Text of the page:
Opera

Strauss and Hofmannsthal deserve better from the Salzburg Festival

They founded it, after all: these productions of Charlotte Salomon and Der Rosenkavalier are no way to repay them

16 August 2014

9:00 AM

16 August 2014

9:00 AM

Charlotte Salomon; Der Rosenkavalier

Salzburg Festival

The Salzburg Festival’s reputation might largely be one of cultural conservatism, but it made an impressive commitment to new works when it announced in 2011 that it had commissioned four operas, to be unveiled at the rate of one a year between 2013 and 2016.

The first was to have been by György Kurtág, but he failed to deliver on time. And it sounds as though the French composer Marc-André Dalbavie might also have given the Salzburg management a bit of a scare. His Charlotte Salomon made it to the stage on time for this year, but there had been substantial reworking of the piece’s Epilogue by Dalbavie and his director, Luc Bondy, right up until the start of rehearsals. At an earlier stage, a first libretto had been rejected, replaced by a brand new one by the artist and writer Barbara Honigmann.

The end result is a complex work that tells the story of the Berlin-born Jewish artist Charlotte Salomon and draws on the remarkable set of nearly 800 autobiographical gouaches, entitled Leben? oder Theater? (Life? or Theatre?) and filled with jottings and musical allusions, which she produced in the final two years of her life, having fled Germany for France. (She died in Auschwitz, aged just 26.) Honigmann’s libretto reflects its unusual source and uses the fictional names Salomon produced for herself (she becomes Charlotte Kann) and the major players in her life, while Dalbavie’s score weaves in many of the musical references. Salomon herself is present on stage as a sort of narrator of her own story (the actress Johanna Wokalek, speaking in German), while the characters of that story are embodied by singers (communicating in French translation) on the wide, narrow stage of the Felsenreitschule.


Johannes Schütz’s minimal set consists of movable partition walls, doors and a few domestic props, while Bondy’s direction is impressively fluid and sure, with an extra dimension provided by projections of Salomon’s own paintings. Given all the complexity and experimental nature of the narrative and musical devices, though, it’s surprising that the overall impression is of a story simply — even simplistically — told, of a work too concerned with covering the trajectory of Charlotte’s tragic life to develop any sense of her character, or of anyone else’s. We get little idea of Charlotte beyond the two defining romantic crushes of her young life, while the arrival of grotesquely masked Nazis feels almost trivial.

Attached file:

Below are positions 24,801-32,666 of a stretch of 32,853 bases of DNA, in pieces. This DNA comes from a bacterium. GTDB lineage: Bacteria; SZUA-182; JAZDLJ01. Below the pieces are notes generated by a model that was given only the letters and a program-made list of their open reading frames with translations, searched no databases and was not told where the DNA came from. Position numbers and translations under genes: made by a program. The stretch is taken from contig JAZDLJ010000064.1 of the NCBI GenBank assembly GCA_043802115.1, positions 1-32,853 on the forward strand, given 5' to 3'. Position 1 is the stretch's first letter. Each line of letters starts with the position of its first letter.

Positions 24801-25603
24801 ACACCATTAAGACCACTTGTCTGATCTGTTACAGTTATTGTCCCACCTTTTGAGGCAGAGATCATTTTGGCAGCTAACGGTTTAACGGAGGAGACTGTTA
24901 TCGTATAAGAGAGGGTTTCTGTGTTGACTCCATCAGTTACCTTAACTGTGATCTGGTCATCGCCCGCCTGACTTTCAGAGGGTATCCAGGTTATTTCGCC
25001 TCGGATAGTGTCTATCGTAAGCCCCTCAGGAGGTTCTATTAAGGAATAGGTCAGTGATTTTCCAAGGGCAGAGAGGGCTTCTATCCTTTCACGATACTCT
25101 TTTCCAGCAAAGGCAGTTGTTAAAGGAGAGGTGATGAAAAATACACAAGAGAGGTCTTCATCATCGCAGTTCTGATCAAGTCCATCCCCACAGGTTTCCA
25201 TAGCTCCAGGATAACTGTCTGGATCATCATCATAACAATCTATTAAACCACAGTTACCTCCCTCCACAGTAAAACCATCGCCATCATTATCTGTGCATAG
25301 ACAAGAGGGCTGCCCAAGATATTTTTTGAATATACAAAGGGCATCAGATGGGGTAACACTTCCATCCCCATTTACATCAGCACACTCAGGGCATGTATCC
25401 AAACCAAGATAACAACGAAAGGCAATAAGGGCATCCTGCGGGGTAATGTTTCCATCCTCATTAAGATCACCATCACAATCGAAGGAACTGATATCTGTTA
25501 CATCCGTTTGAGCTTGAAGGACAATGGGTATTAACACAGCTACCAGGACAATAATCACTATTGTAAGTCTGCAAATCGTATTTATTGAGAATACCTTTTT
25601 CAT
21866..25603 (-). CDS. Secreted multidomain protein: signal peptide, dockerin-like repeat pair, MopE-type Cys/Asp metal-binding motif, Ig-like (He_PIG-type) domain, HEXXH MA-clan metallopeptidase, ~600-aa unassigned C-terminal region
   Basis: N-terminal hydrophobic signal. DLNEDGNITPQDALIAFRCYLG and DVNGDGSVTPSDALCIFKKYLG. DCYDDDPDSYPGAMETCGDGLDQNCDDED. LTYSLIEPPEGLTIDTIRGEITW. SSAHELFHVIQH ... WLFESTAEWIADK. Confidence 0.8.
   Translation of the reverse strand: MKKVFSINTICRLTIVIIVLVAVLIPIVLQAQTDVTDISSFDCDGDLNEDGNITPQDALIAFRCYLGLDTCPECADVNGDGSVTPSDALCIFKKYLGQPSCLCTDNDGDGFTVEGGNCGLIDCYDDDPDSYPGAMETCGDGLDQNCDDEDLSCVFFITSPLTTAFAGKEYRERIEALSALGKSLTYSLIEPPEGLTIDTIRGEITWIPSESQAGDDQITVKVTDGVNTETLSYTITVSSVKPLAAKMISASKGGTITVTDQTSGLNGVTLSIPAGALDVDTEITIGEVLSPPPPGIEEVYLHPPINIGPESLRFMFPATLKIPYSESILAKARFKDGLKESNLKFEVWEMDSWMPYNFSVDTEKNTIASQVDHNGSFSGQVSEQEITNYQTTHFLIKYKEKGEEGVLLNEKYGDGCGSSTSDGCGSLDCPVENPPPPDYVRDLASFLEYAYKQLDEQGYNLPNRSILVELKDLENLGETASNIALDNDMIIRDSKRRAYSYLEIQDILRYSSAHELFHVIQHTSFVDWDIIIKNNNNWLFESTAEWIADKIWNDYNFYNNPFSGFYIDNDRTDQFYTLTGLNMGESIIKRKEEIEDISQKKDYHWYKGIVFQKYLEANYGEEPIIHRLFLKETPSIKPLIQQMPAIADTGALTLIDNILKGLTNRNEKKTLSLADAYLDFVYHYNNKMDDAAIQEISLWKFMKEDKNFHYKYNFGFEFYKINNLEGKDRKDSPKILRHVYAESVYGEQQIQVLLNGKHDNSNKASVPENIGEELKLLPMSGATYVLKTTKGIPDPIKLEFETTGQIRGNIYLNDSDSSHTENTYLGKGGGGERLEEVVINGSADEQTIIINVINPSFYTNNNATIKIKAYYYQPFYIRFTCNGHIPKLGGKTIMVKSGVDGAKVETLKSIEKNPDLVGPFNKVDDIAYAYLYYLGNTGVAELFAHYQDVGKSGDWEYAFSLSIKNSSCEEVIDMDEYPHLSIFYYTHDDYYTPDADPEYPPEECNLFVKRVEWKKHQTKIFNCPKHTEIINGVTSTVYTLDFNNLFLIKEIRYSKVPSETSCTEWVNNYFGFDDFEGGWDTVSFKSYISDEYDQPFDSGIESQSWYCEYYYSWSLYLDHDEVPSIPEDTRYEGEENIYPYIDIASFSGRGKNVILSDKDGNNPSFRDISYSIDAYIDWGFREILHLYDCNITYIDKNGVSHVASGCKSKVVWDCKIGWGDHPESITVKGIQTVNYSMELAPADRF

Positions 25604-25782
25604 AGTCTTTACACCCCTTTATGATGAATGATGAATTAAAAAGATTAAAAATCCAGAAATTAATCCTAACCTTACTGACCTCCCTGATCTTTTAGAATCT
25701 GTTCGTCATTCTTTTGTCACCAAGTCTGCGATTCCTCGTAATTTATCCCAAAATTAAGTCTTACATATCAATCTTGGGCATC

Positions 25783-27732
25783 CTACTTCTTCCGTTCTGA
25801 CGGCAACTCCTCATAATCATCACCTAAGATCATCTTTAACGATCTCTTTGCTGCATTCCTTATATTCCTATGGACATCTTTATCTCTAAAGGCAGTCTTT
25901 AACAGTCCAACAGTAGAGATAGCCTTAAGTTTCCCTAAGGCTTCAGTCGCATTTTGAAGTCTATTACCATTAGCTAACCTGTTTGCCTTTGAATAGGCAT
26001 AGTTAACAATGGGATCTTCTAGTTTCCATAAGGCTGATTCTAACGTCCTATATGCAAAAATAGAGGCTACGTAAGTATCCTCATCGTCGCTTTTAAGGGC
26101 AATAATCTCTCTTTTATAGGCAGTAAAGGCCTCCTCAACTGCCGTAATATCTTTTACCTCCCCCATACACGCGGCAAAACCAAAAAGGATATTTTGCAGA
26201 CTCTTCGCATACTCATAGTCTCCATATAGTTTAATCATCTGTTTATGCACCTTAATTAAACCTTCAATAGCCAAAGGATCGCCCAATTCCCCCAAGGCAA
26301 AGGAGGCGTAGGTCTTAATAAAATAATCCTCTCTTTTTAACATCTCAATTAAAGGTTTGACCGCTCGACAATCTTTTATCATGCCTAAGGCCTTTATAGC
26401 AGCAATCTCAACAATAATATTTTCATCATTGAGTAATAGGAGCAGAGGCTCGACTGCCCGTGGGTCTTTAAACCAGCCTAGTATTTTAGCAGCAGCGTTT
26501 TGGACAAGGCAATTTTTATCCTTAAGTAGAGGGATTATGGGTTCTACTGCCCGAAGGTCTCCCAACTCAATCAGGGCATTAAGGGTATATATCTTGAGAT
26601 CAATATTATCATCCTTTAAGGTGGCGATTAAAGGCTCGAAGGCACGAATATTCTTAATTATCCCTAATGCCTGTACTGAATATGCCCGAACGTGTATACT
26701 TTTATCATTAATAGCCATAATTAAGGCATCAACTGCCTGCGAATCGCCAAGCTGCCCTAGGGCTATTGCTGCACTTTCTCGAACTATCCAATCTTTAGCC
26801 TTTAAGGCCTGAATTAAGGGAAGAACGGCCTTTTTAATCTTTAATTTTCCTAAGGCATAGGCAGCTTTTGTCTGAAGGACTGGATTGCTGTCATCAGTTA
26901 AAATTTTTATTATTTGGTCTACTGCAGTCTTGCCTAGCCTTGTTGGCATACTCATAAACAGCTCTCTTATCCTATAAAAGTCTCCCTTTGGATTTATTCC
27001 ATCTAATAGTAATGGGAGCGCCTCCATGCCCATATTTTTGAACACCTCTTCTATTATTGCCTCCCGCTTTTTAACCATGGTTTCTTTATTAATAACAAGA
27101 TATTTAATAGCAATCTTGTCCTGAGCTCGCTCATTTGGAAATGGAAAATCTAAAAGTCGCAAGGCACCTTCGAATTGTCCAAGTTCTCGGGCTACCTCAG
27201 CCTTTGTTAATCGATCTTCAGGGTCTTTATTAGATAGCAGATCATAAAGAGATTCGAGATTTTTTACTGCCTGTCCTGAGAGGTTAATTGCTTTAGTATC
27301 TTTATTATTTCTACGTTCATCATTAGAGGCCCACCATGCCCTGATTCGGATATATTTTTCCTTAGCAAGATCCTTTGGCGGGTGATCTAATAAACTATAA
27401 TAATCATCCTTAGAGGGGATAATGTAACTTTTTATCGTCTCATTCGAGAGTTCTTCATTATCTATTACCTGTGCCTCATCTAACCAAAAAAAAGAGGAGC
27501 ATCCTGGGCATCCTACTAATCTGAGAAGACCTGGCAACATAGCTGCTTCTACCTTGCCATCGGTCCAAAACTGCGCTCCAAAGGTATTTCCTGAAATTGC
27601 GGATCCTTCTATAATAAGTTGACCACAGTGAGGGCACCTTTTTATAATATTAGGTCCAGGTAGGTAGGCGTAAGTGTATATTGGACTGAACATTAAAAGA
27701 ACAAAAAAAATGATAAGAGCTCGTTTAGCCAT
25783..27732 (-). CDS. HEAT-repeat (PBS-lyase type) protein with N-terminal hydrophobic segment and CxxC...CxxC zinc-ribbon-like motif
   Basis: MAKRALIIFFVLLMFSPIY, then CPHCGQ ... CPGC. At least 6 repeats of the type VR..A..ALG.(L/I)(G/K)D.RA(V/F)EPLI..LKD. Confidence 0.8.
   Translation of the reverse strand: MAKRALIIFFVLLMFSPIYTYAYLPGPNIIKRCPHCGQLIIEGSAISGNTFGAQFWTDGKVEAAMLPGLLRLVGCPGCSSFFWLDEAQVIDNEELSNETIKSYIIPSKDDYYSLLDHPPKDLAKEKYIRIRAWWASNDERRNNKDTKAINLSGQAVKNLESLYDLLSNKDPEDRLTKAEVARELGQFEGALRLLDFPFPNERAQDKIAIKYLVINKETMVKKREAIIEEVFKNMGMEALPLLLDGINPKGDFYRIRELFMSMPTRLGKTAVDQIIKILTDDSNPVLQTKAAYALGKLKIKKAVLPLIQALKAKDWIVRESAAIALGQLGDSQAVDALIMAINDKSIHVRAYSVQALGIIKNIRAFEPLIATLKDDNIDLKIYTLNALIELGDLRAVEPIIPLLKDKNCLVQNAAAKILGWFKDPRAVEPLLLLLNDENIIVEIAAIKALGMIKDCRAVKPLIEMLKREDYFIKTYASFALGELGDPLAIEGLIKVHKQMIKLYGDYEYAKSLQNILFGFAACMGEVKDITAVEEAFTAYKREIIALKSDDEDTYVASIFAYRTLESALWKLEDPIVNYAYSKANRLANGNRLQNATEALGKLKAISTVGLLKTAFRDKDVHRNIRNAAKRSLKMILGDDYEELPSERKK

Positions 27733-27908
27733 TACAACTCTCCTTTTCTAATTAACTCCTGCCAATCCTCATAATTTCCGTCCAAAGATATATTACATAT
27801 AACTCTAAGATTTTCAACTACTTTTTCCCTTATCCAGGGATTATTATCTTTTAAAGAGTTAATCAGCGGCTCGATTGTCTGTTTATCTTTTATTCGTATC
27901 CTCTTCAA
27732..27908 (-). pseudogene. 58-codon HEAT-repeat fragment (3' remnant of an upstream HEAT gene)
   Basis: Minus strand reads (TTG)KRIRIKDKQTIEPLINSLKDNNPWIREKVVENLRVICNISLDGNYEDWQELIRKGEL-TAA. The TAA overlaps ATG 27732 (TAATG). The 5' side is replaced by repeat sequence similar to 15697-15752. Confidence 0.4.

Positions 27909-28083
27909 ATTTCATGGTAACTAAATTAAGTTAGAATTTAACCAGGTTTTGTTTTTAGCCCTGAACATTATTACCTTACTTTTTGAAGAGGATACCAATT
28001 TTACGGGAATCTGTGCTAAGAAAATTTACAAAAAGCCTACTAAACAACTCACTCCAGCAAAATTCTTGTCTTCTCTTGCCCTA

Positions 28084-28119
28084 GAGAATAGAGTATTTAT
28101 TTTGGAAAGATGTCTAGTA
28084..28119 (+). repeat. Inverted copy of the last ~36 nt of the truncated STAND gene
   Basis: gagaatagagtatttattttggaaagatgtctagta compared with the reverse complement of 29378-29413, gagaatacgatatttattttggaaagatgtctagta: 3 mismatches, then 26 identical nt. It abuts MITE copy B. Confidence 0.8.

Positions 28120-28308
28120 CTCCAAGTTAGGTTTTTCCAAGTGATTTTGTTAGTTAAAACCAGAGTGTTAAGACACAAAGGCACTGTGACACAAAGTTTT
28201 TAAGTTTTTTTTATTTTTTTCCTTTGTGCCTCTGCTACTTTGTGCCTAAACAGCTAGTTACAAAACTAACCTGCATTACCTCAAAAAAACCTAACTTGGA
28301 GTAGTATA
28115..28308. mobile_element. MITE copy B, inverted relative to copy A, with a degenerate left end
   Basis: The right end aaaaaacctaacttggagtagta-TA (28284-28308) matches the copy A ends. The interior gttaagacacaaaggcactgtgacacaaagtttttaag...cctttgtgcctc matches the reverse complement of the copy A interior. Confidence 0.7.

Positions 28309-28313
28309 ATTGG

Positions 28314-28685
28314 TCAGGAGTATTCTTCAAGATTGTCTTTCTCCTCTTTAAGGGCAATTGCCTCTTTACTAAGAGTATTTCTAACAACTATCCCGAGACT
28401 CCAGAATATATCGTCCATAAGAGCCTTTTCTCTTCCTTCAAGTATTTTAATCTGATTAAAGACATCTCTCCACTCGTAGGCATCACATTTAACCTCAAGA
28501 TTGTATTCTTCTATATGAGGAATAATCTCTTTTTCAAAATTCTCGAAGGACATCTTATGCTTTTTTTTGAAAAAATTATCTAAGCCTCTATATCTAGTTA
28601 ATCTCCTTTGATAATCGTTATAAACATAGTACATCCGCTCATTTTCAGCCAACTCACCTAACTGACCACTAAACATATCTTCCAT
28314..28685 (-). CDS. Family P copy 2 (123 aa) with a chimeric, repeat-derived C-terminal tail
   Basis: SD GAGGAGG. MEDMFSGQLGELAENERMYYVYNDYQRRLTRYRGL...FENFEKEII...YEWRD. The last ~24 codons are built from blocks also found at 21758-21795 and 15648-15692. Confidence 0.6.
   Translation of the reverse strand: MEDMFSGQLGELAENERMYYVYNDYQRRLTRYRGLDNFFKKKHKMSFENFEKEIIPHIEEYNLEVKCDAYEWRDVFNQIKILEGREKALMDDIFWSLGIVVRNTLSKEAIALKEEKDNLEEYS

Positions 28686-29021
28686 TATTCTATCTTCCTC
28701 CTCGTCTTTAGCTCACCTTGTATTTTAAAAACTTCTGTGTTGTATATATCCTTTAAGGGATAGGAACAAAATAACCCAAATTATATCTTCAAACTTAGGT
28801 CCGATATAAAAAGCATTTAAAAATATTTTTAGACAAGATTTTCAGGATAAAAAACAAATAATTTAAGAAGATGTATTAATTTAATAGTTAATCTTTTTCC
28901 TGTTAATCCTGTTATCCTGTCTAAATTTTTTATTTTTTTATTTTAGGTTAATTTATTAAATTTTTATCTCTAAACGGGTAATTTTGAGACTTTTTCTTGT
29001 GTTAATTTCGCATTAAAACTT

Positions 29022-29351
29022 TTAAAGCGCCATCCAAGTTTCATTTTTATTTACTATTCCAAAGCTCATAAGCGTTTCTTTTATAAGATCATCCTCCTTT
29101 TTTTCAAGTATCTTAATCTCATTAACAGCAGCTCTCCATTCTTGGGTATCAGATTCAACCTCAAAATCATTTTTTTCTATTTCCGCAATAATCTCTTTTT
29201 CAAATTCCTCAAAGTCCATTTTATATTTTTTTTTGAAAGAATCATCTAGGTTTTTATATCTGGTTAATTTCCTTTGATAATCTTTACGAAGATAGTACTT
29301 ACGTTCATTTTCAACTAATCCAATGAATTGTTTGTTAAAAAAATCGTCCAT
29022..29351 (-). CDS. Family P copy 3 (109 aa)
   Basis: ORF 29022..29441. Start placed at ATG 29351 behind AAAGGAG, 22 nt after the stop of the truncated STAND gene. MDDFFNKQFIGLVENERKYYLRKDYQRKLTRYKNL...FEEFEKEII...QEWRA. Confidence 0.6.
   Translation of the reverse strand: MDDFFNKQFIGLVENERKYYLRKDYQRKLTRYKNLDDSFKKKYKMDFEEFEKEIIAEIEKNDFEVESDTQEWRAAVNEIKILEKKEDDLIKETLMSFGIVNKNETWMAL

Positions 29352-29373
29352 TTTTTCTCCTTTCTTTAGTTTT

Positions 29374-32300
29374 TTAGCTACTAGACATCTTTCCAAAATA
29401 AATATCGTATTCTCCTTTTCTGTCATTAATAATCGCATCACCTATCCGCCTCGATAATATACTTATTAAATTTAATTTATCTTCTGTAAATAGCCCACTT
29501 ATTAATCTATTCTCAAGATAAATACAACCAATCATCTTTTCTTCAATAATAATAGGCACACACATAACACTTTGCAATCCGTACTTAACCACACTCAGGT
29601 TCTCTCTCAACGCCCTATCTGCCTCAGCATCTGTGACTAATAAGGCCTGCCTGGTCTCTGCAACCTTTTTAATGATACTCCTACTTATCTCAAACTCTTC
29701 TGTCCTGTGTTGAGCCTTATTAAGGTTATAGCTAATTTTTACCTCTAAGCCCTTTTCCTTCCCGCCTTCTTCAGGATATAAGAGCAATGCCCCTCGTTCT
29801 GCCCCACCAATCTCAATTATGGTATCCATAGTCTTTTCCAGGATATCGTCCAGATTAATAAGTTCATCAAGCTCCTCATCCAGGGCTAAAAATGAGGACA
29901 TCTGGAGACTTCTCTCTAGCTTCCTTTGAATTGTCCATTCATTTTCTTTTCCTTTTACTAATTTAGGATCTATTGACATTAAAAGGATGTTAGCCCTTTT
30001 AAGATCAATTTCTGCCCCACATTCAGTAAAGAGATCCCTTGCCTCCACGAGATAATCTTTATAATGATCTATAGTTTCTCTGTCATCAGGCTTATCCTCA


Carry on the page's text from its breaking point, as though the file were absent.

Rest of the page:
Dalbavie’s music is expert in its allusiveness, and does an excellent job of digesting quotations and reproducing them in disturbingly skewed form; but otherwise it feels short on identity and imagination: too much of it follows the pattern of rumbling, nervy ostinatos building up to dissonant climaxes, and the vocal writing is rather anonymous. I left with a sense of music not really able to stand up to the subject matter, while the Epilogue, which pushed the running time to well over two hours (without an interval), still feels like a work in progress. There was excellent work from the singers — not least the wonderful Marianne Crebassa as Charlotte Kann — and committed playing from the Mozarteum Orchestra Salzburg, but Charlotte Salomon itself feels worthy rather than inspired.

There was much greater lack of inspiration in the production of Der Rosenkavalier staged for the Strauss anniversary, though. I had some hopes that the veteran director Harry Kupfer might have something to say about this piece, which, despite being so rooted in Vienna, has become something of a Salzburg speciality. He didn’t, alas, and the only thing that felt sharply in focus in his production were the vast black-and-white photos of Viennese buildings that were projected behind Hans Schavernoch’s moveable chunks of glossy set, which floated around, like the cast, without much purpose on the vast stage of the Großes Festspielhaus.

As with Glyndebourne’s recent staging, this was a production in which unconventional casting played a major role. The French mezzo Sophie Koch is a seasoned and convincing Octavian, but her Sophie, the glamorous Mojca Erdmann, was wobbly and weak where she needed to be pinpoint and ethereal — her unreliability in the higher range turned the final pages into something of a car crash. Krassimira Stoyanova is a classy singer, but otherwise fundamentally lacks the charisma and aristocratic demeanour for the part.

The main surprise was casting the hunky Austrian bass Günther Groissböck as Baron Ochs. He looked young enough to be this Marschallin’s son, and made a conspicuously convincing physical match for this Sophie. The balance of the plot was therefore skewed, but Kupfer seemed neither to have noticed, nor to have been particularly interested.

Franz Welser-Möst conducted the Vienna Philharmonic in a predictably luxurious and loving account of the score, and the quality of the playing was outstanding. But this is the sort of production that makes the piece feel far more complacent and comfortable than it is. Strauss and Hofmannsthal surely deserve better from the festival they founded.

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